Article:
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College Hockey:
Terriers Continue Their Rebound

Johnson's Late Goal Upends No. 3 North Dakota

— Boston University’s rebound continued Friday night, thanks to a bunch of rebounds and an unlikely hero.

The Terriers’ Gregg Johnson scored his second goal of the game and just his third of the season with 37.6 seconds left to cap a wild third period and give BU a 4-3 victory over No. 3 North Dakota in the opening round of the Bank One Badger Hockey Showdown at the Bradley Center.

The Terriers scored their first three goals on rebounds of shots on North Dakota goaltender Karl Goehring — two of them on the second rebound — and shrugged off losing the lead with 2:20 left to remain undefeated (5-0) at the Showdown and win their fourth straight game.

They’ll play Wisconsin for the championship on Saturday.

For as big a goal the winner was for the Terriers, it may have been bigger for Johnson. The freshman top-liner had just three points (a goal and two assists) in 14 games this season.

“Tonight, maybe I got the monkey off my back,” Johnson said. “In a way it was a little frustrating, but I tried not to think about it and just keep playing hockey.”

The same could be said for the Terriers (6-8-1) as a whole. They endured a six-game losing streak but have come back strong.

“It was a little frustrating at the beginning of the year; we weren’t scoring a lot,” Johnson said. “Now we’re scoring a lot, which is good. We’ll take it.”

Johnson’s goal created a jumbled end to a game in which North Dakota (13-4-4) uncharacteristically lost a third-period lead to lose for just the second time in their last nine games.

And it was a strange 24 hours for the Sioux, who didn’t arrive in Milwaukee in time for their scheduled practice time on Thursday because of bad weather.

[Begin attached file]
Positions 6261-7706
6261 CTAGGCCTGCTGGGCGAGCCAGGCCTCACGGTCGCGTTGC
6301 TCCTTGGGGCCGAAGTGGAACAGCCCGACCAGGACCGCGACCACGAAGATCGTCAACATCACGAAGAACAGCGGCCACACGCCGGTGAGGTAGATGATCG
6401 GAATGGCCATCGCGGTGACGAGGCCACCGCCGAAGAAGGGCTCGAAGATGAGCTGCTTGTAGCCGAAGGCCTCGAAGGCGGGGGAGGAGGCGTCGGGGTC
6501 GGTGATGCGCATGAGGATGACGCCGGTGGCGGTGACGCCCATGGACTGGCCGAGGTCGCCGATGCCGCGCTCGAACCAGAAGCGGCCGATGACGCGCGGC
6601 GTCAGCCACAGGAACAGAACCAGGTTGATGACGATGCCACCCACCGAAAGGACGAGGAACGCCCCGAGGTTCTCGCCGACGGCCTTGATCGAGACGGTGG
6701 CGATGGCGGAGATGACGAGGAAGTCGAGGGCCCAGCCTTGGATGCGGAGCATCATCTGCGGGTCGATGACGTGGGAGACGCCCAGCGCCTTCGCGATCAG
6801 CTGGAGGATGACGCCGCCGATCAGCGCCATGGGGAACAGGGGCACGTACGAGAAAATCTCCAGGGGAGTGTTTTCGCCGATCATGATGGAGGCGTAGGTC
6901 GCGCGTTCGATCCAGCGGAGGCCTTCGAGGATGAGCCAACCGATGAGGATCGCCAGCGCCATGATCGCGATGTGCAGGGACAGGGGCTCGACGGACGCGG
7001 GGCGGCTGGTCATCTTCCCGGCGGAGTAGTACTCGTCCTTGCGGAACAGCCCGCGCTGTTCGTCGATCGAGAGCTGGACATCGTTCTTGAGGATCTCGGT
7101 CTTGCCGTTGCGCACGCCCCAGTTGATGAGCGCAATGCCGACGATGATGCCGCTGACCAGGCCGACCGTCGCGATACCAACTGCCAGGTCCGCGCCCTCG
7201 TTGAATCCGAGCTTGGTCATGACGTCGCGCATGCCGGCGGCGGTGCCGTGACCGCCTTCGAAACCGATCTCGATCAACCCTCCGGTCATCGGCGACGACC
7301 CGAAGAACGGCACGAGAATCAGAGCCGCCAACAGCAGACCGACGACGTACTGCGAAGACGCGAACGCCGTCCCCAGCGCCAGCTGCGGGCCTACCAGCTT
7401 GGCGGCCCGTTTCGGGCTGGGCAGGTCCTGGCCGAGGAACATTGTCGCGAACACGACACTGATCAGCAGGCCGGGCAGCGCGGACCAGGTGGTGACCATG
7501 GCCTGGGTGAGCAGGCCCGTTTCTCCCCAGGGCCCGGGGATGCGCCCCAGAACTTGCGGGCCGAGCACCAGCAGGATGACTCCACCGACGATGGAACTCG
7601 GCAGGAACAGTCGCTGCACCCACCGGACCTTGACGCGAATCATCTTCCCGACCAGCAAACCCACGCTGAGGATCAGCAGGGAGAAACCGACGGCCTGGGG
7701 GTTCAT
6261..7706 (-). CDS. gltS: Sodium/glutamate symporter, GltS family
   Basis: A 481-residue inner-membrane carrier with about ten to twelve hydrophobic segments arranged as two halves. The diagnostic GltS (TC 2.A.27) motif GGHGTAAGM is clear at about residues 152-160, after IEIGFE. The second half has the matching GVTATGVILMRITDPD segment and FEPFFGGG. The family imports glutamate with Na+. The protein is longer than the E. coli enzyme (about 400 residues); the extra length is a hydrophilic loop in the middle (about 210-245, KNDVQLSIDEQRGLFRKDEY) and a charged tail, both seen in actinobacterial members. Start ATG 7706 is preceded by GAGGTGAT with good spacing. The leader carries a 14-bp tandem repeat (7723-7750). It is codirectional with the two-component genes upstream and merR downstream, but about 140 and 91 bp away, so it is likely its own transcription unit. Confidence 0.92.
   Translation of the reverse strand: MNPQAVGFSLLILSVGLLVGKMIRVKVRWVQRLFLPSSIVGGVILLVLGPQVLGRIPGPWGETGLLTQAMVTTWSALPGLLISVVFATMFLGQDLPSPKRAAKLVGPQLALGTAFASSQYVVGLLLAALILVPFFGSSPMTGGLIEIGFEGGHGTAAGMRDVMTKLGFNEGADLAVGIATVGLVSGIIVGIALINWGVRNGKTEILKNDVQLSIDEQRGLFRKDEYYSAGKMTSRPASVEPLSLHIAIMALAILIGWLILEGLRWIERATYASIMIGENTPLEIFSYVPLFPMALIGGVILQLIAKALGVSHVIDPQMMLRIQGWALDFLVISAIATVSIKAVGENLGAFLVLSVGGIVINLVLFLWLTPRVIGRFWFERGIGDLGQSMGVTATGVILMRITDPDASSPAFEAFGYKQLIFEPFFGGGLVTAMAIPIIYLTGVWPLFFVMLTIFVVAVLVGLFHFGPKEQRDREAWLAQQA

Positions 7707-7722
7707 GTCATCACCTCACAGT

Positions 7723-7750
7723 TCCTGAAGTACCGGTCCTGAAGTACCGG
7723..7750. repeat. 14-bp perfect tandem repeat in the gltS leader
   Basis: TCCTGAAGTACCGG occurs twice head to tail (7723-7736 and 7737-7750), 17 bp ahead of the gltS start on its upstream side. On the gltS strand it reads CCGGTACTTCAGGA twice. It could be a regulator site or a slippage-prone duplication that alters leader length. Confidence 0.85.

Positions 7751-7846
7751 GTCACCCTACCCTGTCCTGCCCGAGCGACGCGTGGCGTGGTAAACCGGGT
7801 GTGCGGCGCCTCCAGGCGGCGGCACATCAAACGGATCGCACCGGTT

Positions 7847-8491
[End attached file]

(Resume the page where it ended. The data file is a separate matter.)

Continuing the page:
Plus, coach Dean Blais left Milwaukee early Friday morning to be with his daughter at a hospital in Rochester, Minn.

“We really didn’t want to use that as an excuse,” said UND goaltender Karl Goehring, who made 23 saves. “Obviously we would have liked to practice yesterday, but sometimes the cards just aren’t dealt your way and you have to make do. We’ll learn from this and move on.”

Said Sioux assistant coach Dave Hakstol, who filled in for Blais: “I think as a whole, our guys responded very well.”

The third period was a game of its own, with a penalty shot, a Boston University player missing an easy tap-in chance, BU catching up, then taking the lead, only to lose it again and finishing with a rare North Dakota defensive miscue leading to the game-winner.

Johnson’s last-minute winner might have been a product of North Dakota being a bit overagressive in search of a winner of its own. The Sioux kept the pressure in the Terriers’ end, but it end up costing them.

Sioux defenseman Aaron Schneekloth tried to keep a clearing pass in the zone at the right point, but instead deflected it out of the zone, where Dan Cavanaugh and Johnson broke out with a two-on-one break. Cavanaugh drew the defenseman to the right side and gave Johnson a nice pass to the left post for a tap-in.

“He’s been real tenative,” BU coach Jack Parker said of Johnson, “… but I think he’s found a home with Cavanaugh.”